Boots UK reveals second-quarter sales rise after Christmas boost

Boots UK has revealed a 1.8% rise in second-quarter retail like-for-likes, but continues to face a “challenging” environment, Retail Week reports.

Boots said the sales increase in the three months to February 29 was driven by a “good performance” over Christmas.

Online sales were helped by strong demand for Boots’ ‘Order & Collect’ service, which boosted its online sales, but did not give a figure. Brands including No7, Soap & Glory and Liz Earle also helped the performance.

Boots’ UK like-for-like pharmacy sales rose 3% in the quarter.

Inverness community outraged at pharmacy appeal decision

Furious councillors have criticised a decision to overturn plans for a brand new pharmacy in an Inverness neighbourhood, The Press and Journal reports.

NHS Highland’s pharmacy practices committee approved the application by Green+ Healthcare Ltd, for the site of a former post office in Laurel Avenue in Dalneigh, in December 2015.

The site was also the subject of a failed bid in 2013.

But rival Lloyds Pharmacy appealed the decision and it was overturned by the NHS National Appeals Panel last week.

The grounds of the appeal were limited to “a procedural defect in the way the application has been considered by the board, failure by the board to properly narrate the facts or reasons upon which their determination of the application was based or a failure to explain the application by the board of the provision of these regulations to those facts.”

Penryn's pharmacies risk closure due to Conservative cuts

Penryn's pharmacies are at risk from Conservative budget cuts according to the man responsible for the everyday running of the town's medical facilities, the Packet reports.

Mark Taylor, the practice business manager at the Penryn Surgery, which runs the town's two pharmacies within the surgery and on Lower Market Street, said services could be reduced and one pharmacy might close as Tory ministers refuse to listen to healthcare providers and the Department of Health looks to find savings.

He told a meeting of Penryn Town Council on Monday that the pharmacies not only bring in a profit which helps to cover the costs of the surgeries, but also create an income for pharmacists - two full-time and one part-time - who themselves provide "a crucial part of primary care”.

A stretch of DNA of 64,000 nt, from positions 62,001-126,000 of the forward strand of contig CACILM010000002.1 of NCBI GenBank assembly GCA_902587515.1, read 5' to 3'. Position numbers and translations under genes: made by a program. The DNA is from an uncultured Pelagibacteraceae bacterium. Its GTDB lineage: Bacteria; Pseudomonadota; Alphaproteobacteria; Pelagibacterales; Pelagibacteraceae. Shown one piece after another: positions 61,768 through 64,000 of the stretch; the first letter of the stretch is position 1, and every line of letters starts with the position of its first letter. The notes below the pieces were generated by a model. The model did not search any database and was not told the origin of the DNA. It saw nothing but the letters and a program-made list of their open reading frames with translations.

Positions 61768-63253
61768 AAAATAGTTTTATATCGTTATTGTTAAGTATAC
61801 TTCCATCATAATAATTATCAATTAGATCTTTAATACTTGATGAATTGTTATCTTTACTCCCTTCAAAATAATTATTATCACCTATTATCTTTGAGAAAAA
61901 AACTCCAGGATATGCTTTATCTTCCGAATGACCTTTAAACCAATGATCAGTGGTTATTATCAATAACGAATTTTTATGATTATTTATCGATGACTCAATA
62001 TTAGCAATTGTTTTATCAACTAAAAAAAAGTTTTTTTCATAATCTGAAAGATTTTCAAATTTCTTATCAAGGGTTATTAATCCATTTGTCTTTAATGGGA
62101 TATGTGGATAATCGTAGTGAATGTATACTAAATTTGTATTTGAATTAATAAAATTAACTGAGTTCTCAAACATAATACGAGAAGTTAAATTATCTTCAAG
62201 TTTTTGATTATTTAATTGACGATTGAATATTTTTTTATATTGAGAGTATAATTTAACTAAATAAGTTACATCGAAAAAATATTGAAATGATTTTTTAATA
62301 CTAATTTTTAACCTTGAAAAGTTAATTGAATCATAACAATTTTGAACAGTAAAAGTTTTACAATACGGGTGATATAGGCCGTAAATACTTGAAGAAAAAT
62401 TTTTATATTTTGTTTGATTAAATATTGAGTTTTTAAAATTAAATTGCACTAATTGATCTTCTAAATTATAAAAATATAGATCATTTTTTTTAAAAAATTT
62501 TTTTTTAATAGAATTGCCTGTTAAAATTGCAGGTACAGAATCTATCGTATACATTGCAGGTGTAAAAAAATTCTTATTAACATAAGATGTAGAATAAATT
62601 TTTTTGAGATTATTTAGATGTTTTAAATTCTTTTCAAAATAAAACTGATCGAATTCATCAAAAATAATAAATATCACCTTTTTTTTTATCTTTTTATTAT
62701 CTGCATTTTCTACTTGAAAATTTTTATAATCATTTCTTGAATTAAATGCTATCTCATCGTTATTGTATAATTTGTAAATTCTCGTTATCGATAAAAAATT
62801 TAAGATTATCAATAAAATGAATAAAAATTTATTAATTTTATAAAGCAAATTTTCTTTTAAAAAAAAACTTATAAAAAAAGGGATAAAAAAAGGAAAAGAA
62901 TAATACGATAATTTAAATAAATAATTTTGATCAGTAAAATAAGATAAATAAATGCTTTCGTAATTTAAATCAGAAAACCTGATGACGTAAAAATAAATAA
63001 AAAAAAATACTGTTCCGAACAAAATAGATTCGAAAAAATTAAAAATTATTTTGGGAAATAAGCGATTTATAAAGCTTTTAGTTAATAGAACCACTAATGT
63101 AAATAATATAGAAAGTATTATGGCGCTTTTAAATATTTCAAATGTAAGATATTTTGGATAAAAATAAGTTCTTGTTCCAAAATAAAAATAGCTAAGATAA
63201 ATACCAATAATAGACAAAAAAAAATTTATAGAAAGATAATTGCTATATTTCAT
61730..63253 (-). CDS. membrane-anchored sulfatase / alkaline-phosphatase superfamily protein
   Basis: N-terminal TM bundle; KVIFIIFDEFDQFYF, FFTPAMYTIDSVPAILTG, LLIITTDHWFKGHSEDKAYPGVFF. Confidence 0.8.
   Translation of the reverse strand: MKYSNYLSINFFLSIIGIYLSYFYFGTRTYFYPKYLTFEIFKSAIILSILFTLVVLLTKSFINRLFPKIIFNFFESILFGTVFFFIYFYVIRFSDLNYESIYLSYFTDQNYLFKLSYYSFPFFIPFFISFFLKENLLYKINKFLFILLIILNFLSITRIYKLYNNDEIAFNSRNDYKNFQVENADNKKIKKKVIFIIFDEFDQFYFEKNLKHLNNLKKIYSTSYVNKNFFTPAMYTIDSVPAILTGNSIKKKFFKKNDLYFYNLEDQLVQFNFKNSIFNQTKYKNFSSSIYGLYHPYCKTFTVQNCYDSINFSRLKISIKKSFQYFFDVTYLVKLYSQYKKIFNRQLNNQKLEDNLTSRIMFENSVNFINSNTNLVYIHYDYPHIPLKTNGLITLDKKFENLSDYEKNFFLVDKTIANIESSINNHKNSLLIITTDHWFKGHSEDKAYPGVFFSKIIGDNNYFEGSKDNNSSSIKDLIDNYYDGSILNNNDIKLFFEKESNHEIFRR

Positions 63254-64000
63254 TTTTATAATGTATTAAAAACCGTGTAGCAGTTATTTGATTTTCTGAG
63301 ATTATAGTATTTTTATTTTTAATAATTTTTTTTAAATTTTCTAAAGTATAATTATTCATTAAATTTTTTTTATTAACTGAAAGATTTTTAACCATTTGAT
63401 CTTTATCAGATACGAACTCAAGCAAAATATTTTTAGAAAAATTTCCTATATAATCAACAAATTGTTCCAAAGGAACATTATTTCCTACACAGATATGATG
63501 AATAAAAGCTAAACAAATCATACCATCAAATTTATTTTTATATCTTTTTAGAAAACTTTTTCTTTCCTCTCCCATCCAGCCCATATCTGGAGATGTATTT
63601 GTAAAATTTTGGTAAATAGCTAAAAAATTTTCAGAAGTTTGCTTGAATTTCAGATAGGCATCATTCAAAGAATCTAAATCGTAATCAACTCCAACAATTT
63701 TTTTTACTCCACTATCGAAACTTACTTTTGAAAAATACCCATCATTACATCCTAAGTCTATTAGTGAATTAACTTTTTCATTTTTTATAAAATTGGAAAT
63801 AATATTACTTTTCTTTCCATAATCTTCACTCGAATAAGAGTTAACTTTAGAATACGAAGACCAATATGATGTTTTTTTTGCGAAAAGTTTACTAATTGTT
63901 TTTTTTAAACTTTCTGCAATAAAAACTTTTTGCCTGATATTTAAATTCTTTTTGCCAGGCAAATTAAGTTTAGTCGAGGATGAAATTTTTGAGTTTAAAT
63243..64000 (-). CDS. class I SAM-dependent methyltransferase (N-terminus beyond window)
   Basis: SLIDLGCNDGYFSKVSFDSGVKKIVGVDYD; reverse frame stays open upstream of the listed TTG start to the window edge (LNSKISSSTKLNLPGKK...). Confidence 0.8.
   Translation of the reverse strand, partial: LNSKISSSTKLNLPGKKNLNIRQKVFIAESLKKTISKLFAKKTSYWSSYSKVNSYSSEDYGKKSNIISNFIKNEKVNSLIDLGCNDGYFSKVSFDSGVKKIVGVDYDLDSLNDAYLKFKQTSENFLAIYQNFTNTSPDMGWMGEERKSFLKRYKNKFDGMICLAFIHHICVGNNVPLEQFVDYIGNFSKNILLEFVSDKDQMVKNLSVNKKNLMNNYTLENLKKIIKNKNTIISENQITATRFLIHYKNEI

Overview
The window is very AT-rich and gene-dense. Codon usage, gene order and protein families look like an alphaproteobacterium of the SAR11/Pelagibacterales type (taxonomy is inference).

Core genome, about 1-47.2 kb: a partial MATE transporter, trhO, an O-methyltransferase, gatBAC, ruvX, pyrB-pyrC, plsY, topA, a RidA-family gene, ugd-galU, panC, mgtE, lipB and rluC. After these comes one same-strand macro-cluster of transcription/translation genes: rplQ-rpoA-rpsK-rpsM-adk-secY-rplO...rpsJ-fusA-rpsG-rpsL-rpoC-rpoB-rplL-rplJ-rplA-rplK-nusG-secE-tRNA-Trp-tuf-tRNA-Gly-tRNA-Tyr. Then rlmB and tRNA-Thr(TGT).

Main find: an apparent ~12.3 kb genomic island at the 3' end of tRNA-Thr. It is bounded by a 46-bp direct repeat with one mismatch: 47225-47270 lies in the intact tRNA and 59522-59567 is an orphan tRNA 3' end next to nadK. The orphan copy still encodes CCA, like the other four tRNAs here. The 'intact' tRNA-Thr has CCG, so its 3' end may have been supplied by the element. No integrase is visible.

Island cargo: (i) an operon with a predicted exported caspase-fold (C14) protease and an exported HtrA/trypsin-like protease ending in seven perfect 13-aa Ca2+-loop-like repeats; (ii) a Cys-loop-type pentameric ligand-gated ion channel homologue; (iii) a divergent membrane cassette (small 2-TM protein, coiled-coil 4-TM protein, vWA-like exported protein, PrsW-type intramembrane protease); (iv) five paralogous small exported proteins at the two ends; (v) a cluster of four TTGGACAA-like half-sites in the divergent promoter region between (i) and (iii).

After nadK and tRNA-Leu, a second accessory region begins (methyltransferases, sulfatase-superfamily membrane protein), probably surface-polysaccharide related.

Gay men follow HIV prevention regimen, if MDs prescribe it

Gay and bisexual men who take a Truvada pill daily to prevent infection with HIV did better than researchers expected at sticking to their medication schedule, according to a new report, Reuters reports.

But overall, doctors aren’t prescribing the drug to enough of the men who could use it, the study found.

Out of more than 1,000 gay and bisexual men surveyed, only 83, or fewer than one in 10, reported that they use HIV pre-exposure prophylaxis (PrEP).

But 42 per cent of those who do use it said they had not skipped a single dose in the previous 90 days, and only 6 per cent had skipped more than two doses per week, the investigators reported at the annual meeting of the Society of Behavioral Medicine in Washington, DC.

Britons lose their taste for snacks in fight to get fit

Britons are cutting down on crisps and chocolate as health campaigns about the risks of high levels of sugar and salt begin to filter through, The Times reports.

The number of people who ate chocolate as a snack in December fell by nine percentage points from the previous year to 59 per cent.

The number who ate crisps fell by 10 points to 57 per cent, according to a survey by Mintel.

Asthma 'over-diagnosed and trivialised'

Too many children are being incorrectly diagnosed with asthma, with inhalers being dispensed for no good reason and becoming almost "fashion accessories", say two specialists in the illness, the BBC reports.

Prof Andrew Bush and Dr Louise Fleming warn that although steroid inhalers are life-saving when used properly, their side-effects should not be ignored.

And they call for more objective, careful diagnoses.

Meanwhile charity Asthma UK says better tests are urgently needed.

Junior doctors walk out in fourth 48-hour strike, leaving 5,100 procedures postponed

Thousands of junior doctors across England are on strike in a bitter dispute with the Government over a new contract, The Telegraph reports.

More than 5,100 procedures and operations have been postponed as a result of the 48-hour walkout, which began at 8am.

This is the fourth stoppage in the dispute, with almost 25,000 procedures cancelled overall since industrial action began. Junior doctors will provide emergency care only during the strike, which is expected to hit hospitals hard so soon after the Easter break.